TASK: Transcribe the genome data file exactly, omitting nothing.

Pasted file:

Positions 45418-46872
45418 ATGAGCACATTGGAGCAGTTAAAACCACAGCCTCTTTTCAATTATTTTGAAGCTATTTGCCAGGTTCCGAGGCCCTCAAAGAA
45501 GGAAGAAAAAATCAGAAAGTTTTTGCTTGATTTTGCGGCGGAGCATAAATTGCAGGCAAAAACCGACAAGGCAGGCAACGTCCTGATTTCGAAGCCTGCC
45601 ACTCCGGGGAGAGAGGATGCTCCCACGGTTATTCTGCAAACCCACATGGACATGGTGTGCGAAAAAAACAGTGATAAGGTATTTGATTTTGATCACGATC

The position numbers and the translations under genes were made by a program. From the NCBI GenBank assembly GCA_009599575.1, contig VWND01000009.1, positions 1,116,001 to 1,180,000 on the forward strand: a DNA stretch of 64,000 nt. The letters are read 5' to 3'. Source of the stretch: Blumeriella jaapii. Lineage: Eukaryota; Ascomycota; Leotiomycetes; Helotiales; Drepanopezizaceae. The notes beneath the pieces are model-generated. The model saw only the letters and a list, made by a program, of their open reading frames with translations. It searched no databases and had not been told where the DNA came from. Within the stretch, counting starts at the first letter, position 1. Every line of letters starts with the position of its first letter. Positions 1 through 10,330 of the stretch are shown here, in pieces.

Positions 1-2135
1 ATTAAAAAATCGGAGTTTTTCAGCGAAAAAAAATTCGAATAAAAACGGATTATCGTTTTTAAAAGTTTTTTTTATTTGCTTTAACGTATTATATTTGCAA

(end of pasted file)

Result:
Positions 45418-46872
45418 ATGAGCACATTGGAGCAGTTAAAACCACAGCCTCTTTTCAATTATTTTGAAGCTATTTGCCAGGTTCCGAGGCCCTCAAAGAA
45501 GGAAGAAAAAATCAGAAAGTTTTTGCTTGATTTTGCGGCGGAGCATAAATTGCAGGCAAAAACCGACAAGGCAGGCAACGTCCTGATTTCGAAGCCTGCC
45601 ACTCCGGGGAGAGAGGATGCTCCCACGGTTATTCTGCAAACCCACATGGACATGGTGTGCGAAAAAAACAGTGATAAGGTATTTGATTTTGATCACGATC

The position numbers and the translations under genes were made by a program. From the NCBI GenBank assembly GCA_009599575.1, contig VWND01000009.1, positions 1,116,001 to 1,180,000 on the forward strand: a DNA stretch of 64,000 nt. The letters are read 5' to 3'. Source of the stretch: Blumeriella jaapii. Lineage: Eukaryota; Ascomycota; Leotiomycetes; Helotiales; Drepanopezizaceae. The notes beneath the pieces are model-generated. The model saw only the letters and a list, made by a program, of their open reading frames with translations. It searched no databases and had not been told where the DNA came from. Within the stretch, counting starts at the first letter, position 1. Every line of letters starts with the position of its first letter. Positions 1 through 10,330 of the stretch are shown here, in pieces.

Positions 1-2135
1 ATTAAAAAATCGGAGTTTTTCAGCGAAAAAAAATTCGAATAAAAACGGATTATCGTTTTTAAAAGTTTTTTTTATTTGCTTTAACGTATTATATTTGCAA